Archaeology Travel Itinerary

“Why not?” in Rome – Celio’s Roman Houses

By on 30 January 2017

Available in: itItaliano

A few nights ago the phone rings, it was my cousin Alessia. As always, as soon as I set foot in Rome she called me full of enthusiasm and we looked forward to meet us. This time she was the co-star of the first roman “Why not?”, she and her family with Walter and Arianna.

It is because she knows that my passion for archeology actually was not tarnished at all after leaving the academic world. So she proposed that, on the spot, a visit to the Roman Houses of Celio, with also an aperitif made of ancient Roman recipes.

How could I not answer: “Why not?”



And so, on a Roman Saturday evening I am to descend into the bowels of the Celio hill to rediscover that seems to be the home of Saints John and Paul. All signs, in fact, make us to think that it is the place where the two saints were murdered and buried (hidden in a basement). Yet it’s a bit ‘to think that despite still exists a church dedicated to them right above this place, until 1887 they had lost the memory.

The Roman Houses of Celio

It was in that year that by chance, as always, Father Germano discovered that under the church there were completely buried preceding rooms. But let’s take it slowly, actually the excavations have revealed a fairly complicated picture that I’m going to to explain better. They found an ancient insula (popular house, ground floor devoted to shops and the upper floors used as apartments) and a portion of a domus, separated from each other by a narrow alley.

[aesop_image imgwidth=”500px” img=”” alt=”Affresco di un Ninfeo – Case Romane Celio” align=”center” lightbox=”on” captionposition=”left” revealfx=”off”]


It sounds simple, but never have seen before a back shop painted with fresco. Then something is not right. In fact, the two houses at some point were united, they become a single property in the course of the third century. A.D. and even poor rooms were enriched with paintings both Christian and pagan. A classic for the time in which it was spreading Christianity. Other evidence, however, do believe that it wasn’t simply a domus ecclesiae (house used for Christian worship during persecution) but also the residence of the two saints.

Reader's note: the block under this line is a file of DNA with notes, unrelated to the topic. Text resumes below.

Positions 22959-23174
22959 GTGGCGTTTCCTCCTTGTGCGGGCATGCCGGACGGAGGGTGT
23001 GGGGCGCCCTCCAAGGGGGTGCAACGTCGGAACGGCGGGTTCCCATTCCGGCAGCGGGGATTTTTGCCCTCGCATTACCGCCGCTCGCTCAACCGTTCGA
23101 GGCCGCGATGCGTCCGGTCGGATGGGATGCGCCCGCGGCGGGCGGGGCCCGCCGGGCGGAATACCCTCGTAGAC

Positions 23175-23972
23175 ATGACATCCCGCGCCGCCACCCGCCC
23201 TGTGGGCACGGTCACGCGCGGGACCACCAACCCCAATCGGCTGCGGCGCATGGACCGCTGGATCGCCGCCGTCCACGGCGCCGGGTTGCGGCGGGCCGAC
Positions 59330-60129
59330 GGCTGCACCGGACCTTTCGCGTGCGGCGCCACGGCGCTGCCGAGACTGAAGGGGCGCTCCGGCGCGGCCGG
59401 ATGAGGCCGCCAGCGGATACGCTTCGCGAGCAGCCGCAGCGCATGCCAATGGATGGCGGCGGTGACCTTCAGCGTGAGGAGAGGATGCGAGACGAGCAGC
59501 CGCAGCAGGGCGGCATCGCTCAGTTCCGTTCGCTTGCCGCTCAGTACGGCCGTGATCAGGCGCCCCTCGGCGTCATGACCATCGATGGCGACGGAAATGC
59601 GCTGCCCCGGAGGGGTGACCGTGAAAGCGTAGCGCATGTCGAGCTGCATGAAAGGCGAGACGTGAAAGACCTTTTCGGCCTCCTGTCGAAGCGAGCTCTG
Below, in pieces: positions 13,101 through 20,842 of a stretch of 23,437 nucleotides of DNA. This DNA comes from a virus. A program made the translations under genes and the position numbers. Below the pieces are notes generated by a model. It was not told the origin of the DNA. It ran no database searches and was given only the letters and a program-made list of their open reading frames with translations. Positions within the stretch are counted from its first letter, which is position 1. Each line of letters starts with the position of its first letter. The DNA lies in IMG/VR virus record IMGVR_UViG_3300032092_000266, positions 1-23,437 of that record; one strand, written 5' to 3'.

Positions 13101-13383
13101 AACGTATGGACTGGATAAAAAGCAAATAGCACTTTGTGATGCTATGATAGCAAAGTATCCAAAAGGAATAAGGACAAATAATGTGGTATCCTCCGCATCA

Roman Aperitif

[aesop_image imgwidth=”500px” img=”” alt=”Aperitivo Romano” align=”center” lightbox=”on” captionposition=”left” revealfx=”off”]

Obviously I not reveal to you the most, I do not want to spoil the ending, but I hope I have piqued your curiosity to go to visit them soon. Because this is the clear example of how to value a little gem in Rome, in the shadow of the majestic Colosseum stormed daily. And if that’s not enough, I add that at the end of the visit will also include a delicious aperitif with ancient Roman recipes. I can assure you that you will not find the absurd dishes that only the stomach of an ancient Roman could stand. Indeed, you will be amazed of how in some cases the tradition has not changed that much, plus I think more has changed the sense of taste. Again there is no danger of spoiler, but you have to go to visit them. Here I leave you a photo with something random that I experienced …

[aesop_image imgwidth=”500px” img=”” alt=”Aperitivo Romano” align=”center” lightbox=”on” captionposition=”left” revealfx=”off”]



alberto branca why not travel blog
Benvenuto su Why not?

Sono Alberto, un creatore di Itinerari, appassionato di Fotografia e Viaggiatore lento.

Why not? è un contenitore di esperienze che si evolve insieme a me. Mi piace costruire il mio viaggio, studiare e trovare la vera essenza dei luoghi e delle persone che incontro lungo la mia strada.

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